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Elisabeth Meister & The Dulwich Choral Societyimages/stories/star_ratings/4-half_stars.jpg

St Stephen's, Dulwich, 26th June 2010, Antony Lias

St Stephen’s Church in Dulwich may not immediately spring to mind as one of the must attend cultural venues in theDulwich Choral Society managed to put on an evening of truly superb, showcasing a soprano whom I can confidently predict, will become one of the truly great voices of the future.  Consequently it is worth travelling anywhere to catch a performance featuring Elisabeth Meister.  All praise therefore is due to Aidan Oliver (the Musical Director of the Society) who managed to secure Meister’s services whilst it is still possible.  The end result was the sort of evening which will become ingrained in the memory of all who attended for a very, very long time.

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Anne Schwanewilmsimages/stories/star_ratings/4-half_stars.jpg

Wigmore Hall, 16th June 2010, Stephen Jay-Taylor

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Soile Isokoskiimages/stories/star_ratings/2-half_stars.jpg

Wigmore Hall, 14th June 2010, Stephen Jay-Taylor

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Dmitri Hvorostovskyimages/stories/star_ratings/3-half_stars.jpg

Wigmore Hall, 11th June 2010, John Wald

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Lawrence Brownleeimages/stories/star_ratings/4-half_stars.jpg

St John's Smith Square, 25th May 2010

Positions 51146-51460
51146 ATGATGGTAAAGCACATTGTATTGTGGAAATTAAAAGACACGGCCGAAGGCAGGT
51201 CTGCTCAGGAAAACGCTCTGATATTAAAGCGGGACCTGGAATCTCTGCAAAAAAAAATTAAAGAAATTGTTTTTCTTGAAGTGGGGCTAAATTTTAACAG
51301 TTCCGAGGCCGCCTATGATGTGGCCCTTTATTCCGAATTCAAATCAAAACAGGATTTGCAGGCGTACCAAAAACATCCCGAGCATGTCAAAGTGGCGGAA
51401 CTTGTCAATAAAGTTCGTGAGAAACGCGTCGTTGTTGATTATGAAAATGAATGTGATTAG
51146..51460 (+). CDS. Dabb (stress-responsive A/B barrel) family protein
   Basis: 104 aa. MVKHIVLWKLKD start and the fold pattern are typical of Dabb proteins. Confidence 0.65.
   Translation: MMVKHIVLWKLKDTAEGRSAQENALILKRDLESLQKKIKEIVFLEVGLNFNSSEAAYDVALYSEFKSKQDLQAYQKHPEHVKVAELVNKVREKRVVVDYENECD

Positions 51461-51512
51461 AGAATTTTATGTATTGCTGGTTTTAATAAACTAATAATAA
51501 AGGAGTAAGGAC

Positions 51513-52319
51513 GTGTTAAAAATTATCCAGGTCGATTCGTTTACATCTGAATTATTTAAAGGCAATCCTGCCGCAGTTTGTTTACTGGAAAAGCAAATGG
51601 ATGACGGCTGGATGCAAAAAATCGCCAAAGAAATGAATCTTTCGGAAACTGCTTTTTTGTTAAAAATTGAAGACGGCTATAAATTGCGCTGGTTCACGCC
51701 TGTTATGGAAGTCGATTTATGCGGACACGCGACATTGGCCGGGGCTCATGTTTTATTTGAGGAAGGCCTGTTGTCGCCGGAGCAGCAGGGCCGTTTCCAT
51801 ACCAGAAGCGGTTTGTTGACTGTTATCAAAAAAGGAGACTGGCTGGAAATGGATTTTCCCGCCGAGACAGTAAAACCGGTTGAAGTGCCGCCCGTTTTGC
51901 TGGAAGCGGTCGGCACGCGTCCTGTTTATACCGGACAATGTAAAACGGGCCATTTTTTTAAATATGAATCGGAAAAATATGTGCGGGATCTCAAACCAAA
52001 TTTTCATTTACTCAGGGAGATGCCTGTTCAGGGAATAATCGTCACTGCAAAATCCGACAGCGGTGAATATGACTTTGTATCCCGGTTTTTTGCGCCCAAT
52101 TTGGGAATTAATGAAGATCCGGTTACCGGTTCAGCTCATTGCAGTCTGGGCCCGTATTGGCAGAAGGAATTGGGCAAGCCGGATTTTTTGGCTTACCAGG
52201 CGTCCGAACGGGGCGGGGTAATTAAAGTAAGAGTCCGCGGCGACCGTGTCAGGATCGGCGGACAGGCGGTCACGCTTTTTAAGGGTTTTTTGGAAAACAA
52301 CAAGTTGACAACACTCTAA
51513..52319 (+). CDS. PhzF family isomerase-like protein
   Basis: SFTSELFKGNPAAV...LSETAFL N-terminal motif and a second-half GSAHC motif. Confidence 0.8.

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Gerald Finleyimages/stories/star_ratings/4-half_stars.jpg

Wigmore Hall, 14th May 2010

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Rolando Villazónimages/stories/star_ratings/2-half_stars.jpg

The Royal Festival Hall, 3rd May 2010

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Andreas Scholl, Songs of Oswold von Wolkensteinimages/stories/star_ratings/4-half_stars.jpg

Barbican, 19th April 2010, Dominic Wells

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Sarah Connolly & Rosemary Joshua in Recitalimages/stories/star_ratings/4_stars.jpg

Wigmore Hall, 1st April 2010, Faye Courtney

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Young Singers' Welfare Foundation Galaimages/stories/star_ratings/3-half_stars.jpg

Wigmore Hall, 31st March 2010, Sebastian Petit

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Amanda Roocroft sings Straussimages/stories/star_ratings/4_stars.jpg

Leeds Town Hall, Orchestra of Opera North, 27th March 2010, Geoffrey Mogridge

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Sarah Connolly in Recitalimages/stories/star_ratings/4_stars.jpg

Wigmore Hall, 8th March 2010

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David Allsop in Recitalimages/stories/star_ratings/4_stars.jpg

London Handel Festival, 8th March 2010

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Measha Brueggergosman in Recitalimages/stories/star_ratings/4_stars.jpg

Wigmore Hall, 7th March 2010

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Handel Singing Competition, London, 4th March 2010

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Angelika Kirchschlager in Recitalimages/stories/star_ratings/3-half_stars.jpg

Wigmore Hall, 25th February 2010